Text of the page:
‘Throughout 2019, global events – from Australia’s bush fires to Delhi’s coldest day in over a century – heightened our focus on renewables and clean energy.
As Director of Cardiff Catalysis Institute (CCI), I’m acutely aware of unlocking the power of my own specialist science to deliver clean growth. In effect, that means applying catalysis to industrial processes – or translating research into real-world answers that bring benefits for all.
A catalyst increases the rate of a chemical reaction. Catalysis enables chemical reactions to go faster, with better selectivity and at a lower energy cost resulting in cleaner, more economical and more sustainable processes.
For those of us working in the field, the importance of the science is obvious. But the case for catalysis still needs to be made to a much wider audience.
Ask a policy maker, funder, entrepreneur or non-scientific academic about our work, and they may struggle to define or understand it.
A golden opportunity to put that right lies just ahead. In 2021, a new £80m Translational Research Facility (TRF) at Cardiff University will provide the tools we need to develop new catalytic processes with industry and promote the use of catalysis as a sustainable 21st century technology.
Maximising the benefits of the TRF will help us expand our work. Our successes to date include replacing environmentally harmful mercury with a gold catalyst in industry processes; developing catalysts to reduce water waste by treating and recycling ‘greywater’ from showers, sinks and washing machines, and transforming waste products from agriculture, such as corn husks and stems, into useful chemicals and fuels.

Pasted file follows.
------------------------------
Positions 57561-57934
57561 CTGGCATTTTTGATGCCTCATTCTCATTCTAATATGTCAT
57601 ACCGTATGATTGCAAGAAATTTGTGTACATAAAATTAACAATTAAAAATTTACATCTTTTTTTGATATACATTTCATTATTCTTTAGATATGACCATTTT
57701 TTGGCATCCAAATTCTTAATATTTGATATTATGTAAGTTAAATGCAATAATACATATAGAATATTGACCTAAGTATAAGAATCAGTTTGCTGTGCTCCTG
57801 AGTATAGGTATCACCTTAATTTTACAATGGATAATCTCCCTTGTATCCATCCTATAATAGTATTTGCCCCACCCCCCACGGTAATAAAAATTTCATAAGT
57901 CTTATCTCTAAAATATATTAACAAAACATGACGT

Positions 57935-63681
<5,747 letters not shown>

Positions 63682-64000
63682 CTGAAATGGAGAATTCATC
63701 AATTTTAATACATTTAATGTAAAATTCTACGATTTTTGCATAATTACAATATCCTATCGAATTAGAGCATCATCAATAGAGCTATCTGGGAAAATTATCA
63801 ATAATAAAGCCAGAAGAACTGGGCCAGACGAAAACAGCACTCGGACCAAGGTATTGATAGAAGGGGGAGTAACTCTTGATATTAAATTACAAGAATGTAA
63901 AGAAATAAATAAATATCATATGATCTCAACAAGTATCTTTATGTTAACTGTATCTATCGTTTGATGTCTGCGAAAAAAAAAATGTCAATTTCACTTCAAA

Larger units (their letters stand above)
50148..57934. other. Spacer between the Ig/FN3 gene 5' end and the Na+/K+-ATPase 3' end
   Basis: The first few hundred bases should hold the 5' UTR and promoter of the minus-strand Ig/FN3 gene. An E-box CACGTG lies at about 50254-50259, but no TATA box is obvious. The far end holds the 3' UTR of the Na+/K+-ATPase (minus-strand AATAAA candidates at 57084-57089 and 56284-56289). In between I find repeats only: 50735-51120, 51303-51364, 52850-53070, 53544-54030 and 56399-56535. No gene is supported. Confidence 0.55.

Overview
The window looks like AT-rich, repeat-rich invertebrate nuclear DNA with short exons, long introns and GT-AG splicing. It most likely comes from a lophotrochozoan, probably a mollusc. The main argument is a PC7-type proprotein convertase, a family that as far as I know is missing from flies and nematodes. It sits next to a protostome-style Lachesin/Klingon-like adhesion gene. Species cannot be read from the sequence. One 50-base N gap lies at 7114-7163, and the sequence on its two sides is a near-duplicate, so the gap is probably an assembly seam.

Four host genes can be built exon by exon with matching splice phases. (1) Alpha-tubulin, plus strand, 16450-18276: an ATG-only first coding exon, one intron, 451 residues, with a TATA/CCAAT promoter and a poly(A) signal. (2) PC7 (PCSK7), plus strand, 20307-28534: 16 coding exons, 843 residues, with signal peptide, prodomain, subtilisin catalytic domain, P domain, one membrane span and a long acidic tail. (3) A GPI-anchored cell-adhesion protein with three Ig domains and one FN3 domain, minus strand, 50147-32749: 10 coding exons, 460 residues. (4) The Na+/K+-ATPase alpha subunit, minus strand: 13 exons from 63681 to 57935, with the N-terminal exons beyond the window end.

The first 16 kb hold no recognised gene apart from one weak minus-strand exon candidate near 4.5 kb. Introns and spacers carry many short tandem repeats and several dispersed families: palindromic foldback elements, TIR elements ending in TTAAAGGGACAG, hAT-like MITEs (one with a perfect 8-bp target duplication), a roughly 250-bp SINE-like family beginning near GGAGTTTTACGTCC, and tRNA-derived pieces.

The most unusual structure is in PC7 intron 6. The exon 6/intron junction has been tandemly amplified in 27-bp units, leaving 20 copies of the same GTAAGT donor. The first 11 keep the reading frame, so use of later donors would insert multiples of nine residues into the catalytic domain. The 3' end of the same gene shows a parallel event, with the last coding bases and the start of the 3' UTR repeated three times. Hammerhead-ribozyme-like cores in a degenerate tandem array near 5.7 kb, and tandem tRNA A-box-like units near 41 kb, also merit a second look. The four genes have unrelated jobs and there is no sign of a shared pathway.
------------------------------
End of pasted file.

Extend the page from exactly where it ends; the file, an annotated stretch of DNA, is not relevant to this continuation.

Over the next five years, we will build on these formidable foundations, broadening our science based and engaging multidisciplinary researchers who bring complementary expertise and opportunities.
We have an outstanding reputation for heterogeneous catalysis. Our strategy is to maintain this position, whilst growing and developing capability in homogeneous and biological catalysis to the same international level.
Since 2014, the Institute has raised over £20m in research income across 93 grants (including £3m directly from industry) and published over 800 papers in international journals, including 16 in Science or Nature.
We aim to build our income, outputs, impact and influence by developing three broad priorities. First, by expanding our interdisciplinary collaboration – broadening the membership of the CCI to engage with and co-host multidisciplinary researchers who bring complementary expertise and opportunities.
We will engage with industry, not as sponsors but as partners, to co-create and deliver the benefits of our research. And we will continue to deliver impact through the core of scholarly science at the heart of our Institute, enshrining the value of both applied and purely academic catalytic science.
Our overarching aim is to combine translational research that tackles critical societal and industry challenges with world-class fundamental scientific endeavour. This strategy is the path to achieve this aim and will ensure the CCI remains at the vanguard of catalysis research.
The seventh annual Cardiff Catalysis Institute conference this month featured six external speakers – four of them female – from international academic institutions and global companies.
Broadening our scientific base, engaging with policy makers and funders, working with industry and appealing to next generation scientists are the pillars on which we might just build a cleaner, greener world.’
Professor Duncan Wass, CCI Director
The TRF was designed by HOK London Studio and is being constructed by Bouygues UK